I’ve just finished reading Cormac McCarthy’s The Road, which set everyone’s hair on fire.
As an example of style, it works; the book is criss-crossed by references to ash and the aftermath of fire, and despite the single-mindedness of the landscape, and the microscopic focus on the father and the son, the minimalism is a triumph. Literally, there is less to do in the postapocalyptic world than there was in the world of cowboys, and this is a help to McCarthy, who otherwise tends to spend a long time on the insignificant everydayness of craft. For example, he will describe how a horse is saddled, or how a cowboy will secure a gate.
The Road is a Christian parable; that is its most important quality, and its downfall.
Another Christian parable is a waste of time; it would be more worthwhile just to re-read the Bible. If anything, the patent religiosity of the text made me realize for the first time that the “larder” scene in novels of scarcity (a more profane example being The Ginger Man) is actually a scene of communion, and sometimes also a scene of baptism, if there is an abundance of clean water.
Earlier this month, I watched Eastern Promises, which had a terrific baptism in it. I won’t be hungry for another baptism for at least six months.
Anyhow, the father and the son nearly starve to death. The moment they began to starve, I began to wait for the scene where they would find a tearjerking superabundance of food. It’s on page 123: the dinner of canned pears.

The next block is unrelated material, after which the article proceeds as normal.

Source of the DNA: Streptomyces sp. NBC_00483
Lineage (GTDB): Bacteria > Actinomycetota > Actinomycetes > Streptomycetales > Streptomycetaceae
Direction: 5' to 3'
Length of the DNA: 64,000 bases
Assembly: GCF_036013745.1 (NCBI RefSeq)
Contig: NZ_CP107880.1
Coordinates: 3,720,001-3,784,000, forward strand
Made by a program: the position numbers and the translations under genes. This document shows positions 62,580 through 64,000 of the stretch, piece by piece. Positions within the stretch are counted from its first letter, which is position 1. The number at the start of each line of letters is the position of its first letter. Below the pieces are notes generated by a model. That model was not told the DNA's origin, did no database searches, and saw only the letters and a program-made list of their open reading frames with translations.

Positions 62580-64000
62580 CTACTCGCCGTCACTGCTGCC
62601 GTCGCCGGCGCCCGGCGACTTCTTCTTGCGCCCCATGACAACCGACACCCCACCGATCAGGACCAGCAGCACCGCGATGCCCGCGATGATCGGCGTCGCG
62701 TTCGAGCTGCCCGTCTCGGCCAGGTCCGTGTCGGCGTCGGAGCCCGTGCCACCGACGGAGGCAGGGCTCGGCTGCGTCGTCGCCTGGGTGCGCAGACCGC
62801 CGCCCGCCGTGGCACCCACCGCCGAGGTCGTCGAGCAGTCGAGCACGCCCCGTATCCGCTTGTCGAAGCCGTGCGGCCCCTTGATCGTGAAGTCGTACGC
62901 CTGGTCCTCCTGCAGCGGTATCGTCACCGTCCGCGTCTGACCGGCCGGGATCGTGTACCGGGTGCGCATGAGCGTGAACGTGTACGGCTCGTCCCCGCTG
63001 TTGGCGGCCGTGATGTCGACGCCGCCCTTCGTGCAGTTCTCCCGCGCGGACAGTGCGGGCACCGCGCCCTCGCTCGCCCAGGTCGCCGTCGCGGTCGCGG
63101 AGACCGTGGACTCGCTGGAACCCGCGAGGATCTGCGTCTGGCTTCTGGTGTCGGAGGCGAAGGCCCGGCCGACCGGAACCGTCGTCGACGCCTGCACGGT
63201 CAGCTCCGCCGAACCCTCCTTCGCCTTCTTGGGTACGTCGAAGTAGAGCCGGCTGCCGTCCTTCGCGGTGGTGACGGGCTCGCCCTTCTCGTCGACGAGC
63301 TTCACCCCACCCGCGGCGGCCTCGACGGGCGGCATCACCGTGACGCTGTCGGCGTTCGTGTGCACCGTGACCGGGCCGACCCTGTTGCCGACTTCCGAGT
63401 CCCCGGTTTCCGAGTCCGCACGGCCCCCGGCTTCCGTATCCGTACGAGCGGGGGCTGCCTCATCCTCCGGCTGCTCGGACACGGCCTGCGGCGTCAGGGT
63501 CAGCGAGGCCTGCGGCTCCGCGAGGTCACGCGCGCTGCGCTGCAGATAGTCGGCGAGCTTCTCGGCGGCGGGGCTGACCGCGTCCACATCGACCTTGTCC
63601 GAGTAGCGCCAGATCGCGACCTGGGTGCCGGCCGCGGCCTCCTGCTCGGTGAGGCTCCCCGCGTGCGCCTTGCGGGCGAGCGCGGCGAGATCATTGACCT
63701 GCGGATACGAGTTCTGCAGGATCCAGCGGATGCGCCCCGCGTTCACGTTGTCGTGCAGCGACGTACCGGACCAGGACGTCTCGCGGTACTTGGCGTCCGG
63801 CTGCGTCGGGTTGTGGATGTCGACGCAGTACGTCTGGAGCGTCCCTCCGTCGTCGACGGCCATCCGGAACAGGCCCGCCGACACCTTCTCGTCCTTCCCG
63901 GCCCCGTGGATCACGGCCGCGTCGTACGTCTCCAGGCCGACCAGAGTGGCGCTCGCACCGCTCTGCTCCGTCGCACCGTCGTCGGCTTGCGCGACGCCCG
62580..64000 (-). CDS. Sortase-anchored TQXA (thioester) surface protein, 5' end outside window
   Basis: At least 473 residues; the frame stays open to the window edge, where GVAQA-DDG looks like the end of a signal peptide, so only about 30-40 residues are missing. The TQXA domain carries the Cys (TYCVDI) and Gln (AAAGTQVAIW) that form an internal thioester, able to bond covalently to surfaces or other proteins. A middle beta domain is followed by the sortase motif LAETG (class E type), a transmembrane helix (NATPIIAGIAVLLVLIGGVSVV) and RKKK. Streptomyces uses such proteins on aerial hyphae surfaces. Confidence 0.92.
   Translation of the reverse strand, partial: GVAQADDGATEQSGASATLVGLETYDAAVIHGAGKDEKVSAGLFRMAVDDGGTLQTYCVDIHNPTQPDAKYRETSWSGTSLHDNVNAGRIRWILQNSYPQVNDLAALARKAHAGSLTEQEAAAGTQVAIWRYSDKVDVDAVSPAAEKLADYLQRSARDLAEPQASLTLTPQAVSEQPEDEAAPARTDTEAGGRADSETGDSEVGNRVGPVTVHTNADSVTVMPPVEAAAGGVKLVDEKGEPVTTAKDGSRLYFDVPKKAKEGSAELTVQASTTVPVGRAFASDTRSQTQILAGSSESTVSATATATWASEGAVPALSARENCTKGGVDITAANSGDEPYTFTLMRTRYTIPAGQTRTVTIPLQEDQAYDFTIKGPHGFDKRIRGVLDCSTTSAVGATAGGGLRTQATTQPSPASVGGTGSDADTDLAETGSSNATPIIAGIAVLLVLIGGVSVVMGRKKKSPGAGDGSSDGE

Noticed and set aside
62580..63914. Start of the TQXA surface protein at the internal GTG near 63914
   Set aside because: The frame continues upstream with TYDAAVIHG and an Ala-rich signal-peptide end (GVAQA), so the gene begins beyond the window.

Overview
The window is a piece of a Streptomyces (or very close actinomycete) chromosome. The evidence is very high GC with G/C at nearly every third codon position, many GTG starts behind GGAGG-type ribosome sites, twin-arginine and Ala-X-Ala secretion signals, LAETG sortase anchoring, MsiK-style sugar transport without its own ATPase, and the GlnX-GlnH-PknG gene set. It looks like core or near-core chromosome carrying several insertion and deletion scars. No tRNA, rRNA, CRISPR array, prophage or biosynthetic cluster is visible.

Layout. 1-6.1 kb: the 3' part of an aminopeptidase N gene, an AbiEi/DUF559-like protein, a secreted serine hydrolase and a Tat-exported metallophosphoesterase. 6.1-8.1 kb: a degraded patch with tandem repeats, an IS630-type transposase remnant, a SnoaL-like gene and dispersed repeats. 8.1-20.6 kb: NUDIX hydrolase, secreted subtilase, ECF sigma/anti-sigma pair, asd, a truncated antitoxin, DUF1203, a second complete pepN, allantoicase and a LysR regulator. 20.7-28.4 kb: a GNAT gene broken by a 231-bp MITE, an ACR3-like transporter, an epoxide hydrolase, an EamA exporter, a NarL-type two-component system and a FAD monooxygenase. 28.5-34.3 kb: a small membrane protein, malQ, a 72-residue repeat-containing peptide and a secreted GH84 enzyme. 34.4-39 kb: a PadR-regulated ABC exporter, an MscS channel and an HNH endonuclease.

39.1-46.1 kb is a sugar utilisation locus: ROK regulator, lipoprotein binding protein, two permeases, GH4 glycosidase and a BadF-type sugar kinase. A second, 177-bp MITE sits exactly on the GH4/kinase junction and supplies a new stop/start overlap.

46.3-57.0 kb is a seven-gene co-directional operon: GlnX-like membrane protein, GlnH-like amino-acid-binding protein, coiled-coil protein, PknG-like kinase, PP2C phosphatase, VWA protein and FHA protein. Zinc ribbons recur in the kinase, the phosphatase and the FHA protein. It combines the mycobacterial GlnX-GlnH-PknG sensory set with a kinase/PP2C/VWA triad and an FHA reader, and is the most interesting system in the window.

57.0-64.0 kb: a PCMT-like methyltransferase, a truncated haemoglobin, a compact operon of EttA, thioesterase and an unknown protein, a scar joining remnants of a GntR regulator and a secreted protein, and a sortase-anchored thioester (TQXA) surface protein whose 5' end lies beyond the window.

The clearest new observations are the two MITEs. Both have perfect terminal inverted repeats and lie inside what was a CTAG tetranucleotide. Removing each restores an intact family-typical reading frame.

Over the course of the novel, the father struggles to keep himself and his son alive. Increasingly, the son becomes distant, because he rejects his father’s creed of kinship. The son tries to give food away, first to a little boy, then to an embittered old man, and finally to a thief who attempts murder. Angrily, the father says you’re not the one who has to worry about everything, and the son says, I am the one. I think he did not add “I am the alpha and the omega” because the apocalypse destroyed most of the good courses in ancient Greek.
The wasteland is actually described as “secular.” In the final scene, when the boy is adopted by good people, the woman begins to speak to him about God. The Son, however, is too busy conversing with the Spirit of his departed Father. The woman reasons with him that the breath of God passes between people who converse thus.
The final paragraph of the book is about trout, who mazily puzzle the hours in deep, remembering, mysterious waters. It is not clear who is speaking, since the father is dead. To McCarthy, the deep pools are rumors of God. His editor should be reprimanded, or at least subjected to small practical jokes. McCarthy’s editor, I mean. Not God’s.
I don’t think I could have Cormac McCarthy over for dinner. It would get awkward. Nervously, I would talk too much, and he would spoon the candied yams without even looking at them.
I recommend watching the trailer for The Golden Compass. In my dreams, that polar bear fights Aslan. I’m mixed in among the crowd, my fist around a wad of bills, yelling Faster, pussycat! Kill, kill! [source]